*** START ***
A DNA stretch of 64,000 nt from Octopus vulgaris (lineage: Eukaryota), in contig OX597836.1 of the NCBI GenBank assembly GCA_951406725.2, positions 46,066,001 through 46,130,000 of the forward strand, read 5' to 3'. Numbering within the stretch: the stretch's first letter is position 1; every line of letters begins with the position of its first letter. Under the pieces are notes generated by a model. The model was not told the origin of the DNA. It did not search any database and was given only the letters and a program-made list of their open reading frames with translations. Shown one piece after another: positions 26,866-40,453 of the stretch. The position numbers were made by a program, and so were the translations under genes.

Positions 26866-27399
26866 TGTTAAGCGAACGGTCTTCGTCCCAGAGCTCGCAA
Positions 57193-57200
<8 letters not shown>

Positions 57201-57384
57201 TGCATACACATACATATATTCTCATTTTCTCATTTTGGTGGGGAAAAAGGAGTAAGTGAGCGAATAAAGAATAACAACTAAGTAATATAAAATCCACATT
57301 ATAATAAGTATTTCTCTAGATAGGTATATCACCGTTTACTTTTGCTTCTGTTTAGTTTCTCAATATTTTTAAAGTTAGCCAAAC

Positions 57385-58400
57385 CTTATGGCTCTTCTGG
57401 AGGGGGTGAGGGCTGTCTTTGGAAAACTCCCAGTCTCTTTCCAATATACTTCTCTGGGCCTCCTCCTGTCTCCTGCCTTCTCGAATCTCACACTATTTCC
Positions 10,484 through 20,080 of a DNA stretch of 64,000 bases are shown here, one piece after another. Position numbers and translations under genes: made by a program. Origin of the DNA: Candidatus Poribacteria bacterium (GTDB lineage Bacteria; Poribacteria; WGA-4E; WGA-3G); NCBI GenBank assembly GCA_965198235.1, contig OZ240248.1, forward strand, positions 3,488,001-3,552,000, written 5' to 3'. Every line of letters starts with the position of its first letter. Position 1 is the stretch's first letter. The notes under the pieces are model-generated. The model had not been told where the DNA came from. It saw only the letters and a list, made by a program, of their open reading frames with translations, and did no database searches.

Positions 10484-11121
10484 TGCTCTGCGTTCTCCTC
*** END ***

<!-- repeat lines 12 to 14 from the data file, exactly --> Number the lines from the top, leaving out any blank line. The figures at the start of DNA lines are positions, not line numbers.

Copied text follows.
Positions 10,484 through 20,080 of a DNA stretch of 64,000 bases are shown here, one piece after another. Position numbers and translations under genes: made by a program. Origin of the DNA: Candidatus Poribacteria bacterium (GTDB lineage Bacteria; Poribacteria; WGA-4E; WGA-3G); NCBI GenBank assembly GCA_965198235.1, contig OZ240248.1, forward strand, positions 3,488,001-3,552,000, written 5' to 3'. Every line of letters starts with the position of its first letter. Position 1 is the stretch's first letter. The notes under the pieces are model-generated. The model had not been told where the DNA came from. It saw only the letters and a list, made by a program, of their open reading frames with translations, and did no database searches.

Positions 10484-11121
10484 TGCTCTGCGTTCTCCTC